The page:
125th Birthday: Gerty Cori

125th Birthday: Gerty Cori

Author: Catharina Goedecke

Gerty Theresa Cori (née Radnitz) was born on August 15, 1896, in Prague in the Austro-Hungarian Empire (in today’s Czech Republic). She studied medicine at the Charles-Ferdinand University in Prague and received her degree in 1920. She married her classmate Carl Ferdinand Cori that same year. Due to the difficult living conditions in Europe after World War I, as well as the rising antisemitism, the couple emigrated and moved to Buffalo, NY, USA, in 1922, where they collaborated on medical research.

As a woman, Gerty Cori found it more difficult to secure well-paid employment in research than her husband. Carl was first employed as a Biochemist at the State Institute for the Study of Malignant Disease in Buffalo; Gerty as an Assistant Pathologist. The institute opposed their ongoing research collaboration at first and threatened Gerty with termination if it were to continue.

The Coris moved to Washington University in St. Louis, MO, USA, in 1931. Carl Cori became Chairman of the Department of Pharmacology of the university’s School of Medicine. At the time, the rules of the university did not allow faculty appointments for two members of the same family—thus, Gerty was hired as a Research Fellow, earning a small fraction of her husband’s salary. Gerty became Associate Professor of Research in Biological Chemistry and Pharmacology there in 1943 and was promoted to Professor of Biological Chemistry in 1947. Gerty Cori died on October 26, 1957, in St. Louis.

Cori and her husband Carl are best known for their research on how the human body metabolizes glucose. Together, they discovered the Cori cycle (see Fig. 1), an important metabolic pathway, in 1929 [1]. In this pathway, lactate is produced from glucose via glycolysis in the muscles. The lactate is transported to the liver and converted back to glucose, which then returns to the muscles and is metabolized to lactate again.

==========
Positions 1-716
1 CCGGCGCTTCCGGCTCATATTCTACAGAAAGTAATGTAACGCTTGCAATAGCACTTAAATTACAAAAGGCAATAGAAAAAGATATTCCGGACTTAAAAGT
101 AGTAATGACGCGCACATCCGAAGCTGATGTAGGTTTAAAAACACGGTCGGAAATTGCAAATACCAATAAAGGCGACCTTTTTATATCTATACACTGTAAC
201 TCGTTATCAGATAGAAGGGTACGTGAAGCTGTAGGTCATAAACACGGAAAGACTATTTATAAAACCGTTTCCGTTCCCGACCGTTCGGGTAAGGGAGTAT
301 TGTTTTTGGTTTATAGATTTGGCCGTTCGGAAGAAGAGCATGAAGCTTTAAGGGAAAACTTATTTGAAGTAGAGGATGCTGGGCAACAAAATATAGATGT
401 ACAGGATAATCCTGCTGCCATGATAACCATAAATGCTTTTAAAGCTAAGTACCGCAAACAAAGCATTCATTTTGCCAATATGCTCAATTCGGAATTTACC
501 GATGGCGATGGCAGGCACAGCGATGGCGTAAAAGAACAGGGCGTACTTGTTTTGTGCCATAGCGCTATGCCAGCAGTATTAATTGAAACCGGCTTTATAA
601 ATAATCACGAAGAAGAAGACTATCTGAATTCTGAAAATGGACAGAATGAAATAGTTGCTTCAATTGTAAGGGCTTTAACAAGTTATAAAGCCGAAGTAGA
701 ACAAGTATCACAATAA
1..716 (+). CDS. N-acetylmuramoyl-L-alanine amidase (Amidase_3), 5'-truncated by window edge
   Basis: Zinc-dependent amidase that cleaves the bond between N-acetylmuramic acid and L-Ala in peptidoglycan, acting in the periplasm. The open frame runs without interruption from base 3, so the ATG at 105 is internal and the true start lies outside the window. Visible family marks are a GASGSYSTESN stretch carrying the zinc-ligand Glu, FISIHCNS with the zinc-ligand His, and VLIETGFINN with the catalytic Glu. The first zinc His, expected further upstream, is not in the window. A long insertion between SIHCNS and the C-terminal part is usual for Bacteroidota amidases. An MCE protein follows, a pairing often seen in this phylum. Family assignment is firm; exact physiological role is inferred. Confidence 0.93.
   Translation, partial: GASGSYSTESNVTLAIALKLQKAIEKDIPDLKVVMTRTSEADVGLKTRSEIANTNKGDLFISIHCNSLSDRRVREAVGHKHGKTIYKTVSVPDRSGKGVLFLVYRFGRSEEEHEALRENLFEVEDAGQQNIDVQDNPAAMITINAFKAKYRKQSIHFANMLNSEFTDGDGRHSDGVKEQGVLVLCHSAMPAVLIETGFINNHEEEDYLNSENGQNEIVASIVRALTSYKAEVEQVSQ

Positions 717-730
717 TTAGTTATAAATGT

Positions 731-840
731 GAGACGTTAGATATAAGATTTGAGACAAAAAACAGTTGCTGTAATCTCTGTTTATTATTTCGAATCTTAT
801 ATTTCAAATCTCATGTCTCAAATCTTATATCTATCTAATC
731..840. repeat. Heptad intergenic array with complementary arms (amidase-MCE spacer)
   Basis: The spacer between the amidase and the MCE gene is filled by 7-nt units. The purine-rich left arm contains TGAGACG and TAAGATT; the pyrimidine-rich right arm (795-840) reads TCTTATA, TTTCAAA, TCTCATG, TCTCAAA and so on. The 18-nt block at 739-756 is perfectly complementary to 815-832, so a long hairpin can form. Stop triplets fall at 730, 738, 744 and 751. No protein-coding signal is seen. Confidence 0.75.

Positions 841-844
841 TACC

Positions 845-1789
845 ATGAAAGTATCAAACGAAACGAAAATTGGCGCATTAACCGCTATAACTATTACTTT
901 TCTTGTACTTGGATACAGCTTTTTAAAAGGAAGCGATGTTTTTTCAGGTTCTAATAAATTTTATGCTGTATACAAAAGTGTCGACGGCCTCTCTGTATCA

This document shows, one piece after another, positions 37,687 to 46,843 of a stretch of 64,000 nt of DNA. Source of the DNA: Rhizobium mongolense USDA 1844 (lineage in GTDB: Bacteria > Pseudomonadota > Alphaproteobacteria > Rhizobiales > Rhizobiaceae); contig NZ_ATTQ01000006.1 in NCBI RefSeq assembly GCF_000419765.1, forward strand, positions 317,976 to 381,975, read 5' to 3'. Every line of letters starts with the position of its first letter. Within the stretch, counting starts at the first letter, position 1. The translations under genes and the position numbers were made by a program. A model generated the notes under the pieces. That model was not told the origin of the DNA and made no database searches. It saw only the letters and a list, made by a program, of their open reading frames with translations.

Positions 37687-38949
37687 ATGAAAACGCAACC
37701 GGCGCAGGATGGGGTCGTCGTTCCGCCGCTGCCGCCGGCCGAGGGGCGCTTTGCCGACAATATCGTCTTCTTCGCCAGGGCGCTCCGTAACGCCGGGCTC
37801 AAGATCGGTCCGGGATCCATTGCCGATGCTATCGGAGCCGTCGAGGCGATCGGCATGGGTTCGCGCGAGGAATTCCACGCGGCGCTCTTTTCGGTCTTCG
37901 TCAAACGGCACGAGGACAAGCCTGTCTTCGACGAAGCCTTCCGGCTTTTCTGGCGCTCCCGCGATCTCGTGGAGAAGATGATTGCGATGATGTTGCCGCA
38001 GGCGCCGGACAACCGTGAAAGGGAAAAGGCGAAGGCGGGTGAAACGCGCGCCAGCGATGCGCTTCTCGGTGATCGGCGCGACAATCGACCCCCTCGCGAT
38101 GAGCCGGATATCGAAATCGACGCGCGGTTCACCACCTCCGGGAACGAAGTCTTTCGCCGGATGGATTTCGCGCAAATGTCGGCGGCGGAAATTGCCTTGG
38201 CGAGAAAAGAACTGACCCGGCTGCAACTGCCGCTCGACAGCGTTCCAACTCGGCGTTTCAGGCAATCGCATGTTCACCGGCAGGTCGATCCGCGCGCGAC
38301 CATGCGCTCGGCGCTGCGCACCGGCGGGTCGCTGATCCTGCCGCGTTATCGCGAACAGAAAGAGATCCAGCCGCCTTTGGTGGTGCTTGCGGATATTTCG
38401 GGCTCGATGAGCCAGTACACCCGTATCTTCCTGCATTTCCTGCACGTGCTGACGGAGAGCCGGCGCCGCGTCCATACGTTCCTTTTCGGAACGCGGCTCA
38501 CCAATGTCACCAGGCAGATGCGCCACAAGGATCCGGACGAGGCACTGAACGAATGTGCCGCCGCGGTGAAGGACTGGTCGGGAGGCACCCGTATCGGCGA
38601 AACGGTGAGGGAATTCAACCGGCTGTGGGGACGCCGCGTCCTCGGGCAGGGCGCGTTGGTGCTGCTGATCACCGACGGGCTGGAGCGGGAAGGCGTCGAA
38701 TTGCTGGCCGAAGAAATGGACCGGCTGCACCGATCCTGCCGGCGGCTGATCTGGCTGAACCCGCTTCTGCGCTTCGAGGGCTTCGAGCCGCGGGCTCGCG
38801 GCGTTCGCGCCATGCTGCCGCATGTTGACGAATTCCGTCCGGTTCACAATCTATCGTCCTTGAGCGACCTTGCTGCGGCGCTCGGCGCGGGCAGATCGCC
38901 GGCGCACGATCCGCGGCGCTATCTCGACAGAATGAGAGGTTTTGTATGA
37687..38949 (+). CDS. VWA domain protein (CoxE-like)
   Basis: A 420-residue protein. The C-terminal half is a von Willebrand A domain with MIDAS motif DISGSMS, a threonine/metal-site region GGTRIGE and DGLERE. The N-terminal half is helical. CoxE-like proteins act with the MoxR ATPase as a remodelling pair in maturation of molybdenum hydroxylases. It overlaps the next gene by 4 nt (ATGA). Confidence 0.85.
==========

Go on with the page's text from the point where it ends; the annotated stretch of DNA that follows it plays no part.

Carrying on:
Cori cycle

Figure 1. The Cori cycle. (Image: Petaholmes, PDH, Eyal Bairey, wikimedia commons, CC BY-SA 3.0)


The Coris also investigated the decomposition of glycogen into glucose. Glycogen is a glucose-based polysaccharide that is used to store energy in the body. The couple found an intermediate involved in the breakdown of glycogen—glucose-1-phosphate, or the Cori ester—and identified the enzyme that catalyzes the formation of glucose-1-phosphate, glycogen phosphorylase [2–5]. This discovery was honored later: The Nobel Prize in Physiology or Medicine 1947 was awarded with one half jointly to Cori and her husband Carl “for their discovery of the course of the catalytic conversion of glycogen”, the other half was awarded to Bernardo Alberto Houssay “for his discovery of the part played by the hormone of the anterior pituitary lobe in the metabolism of sugar.”

Gerty Cori is the answer to Guess the Chemist (116).





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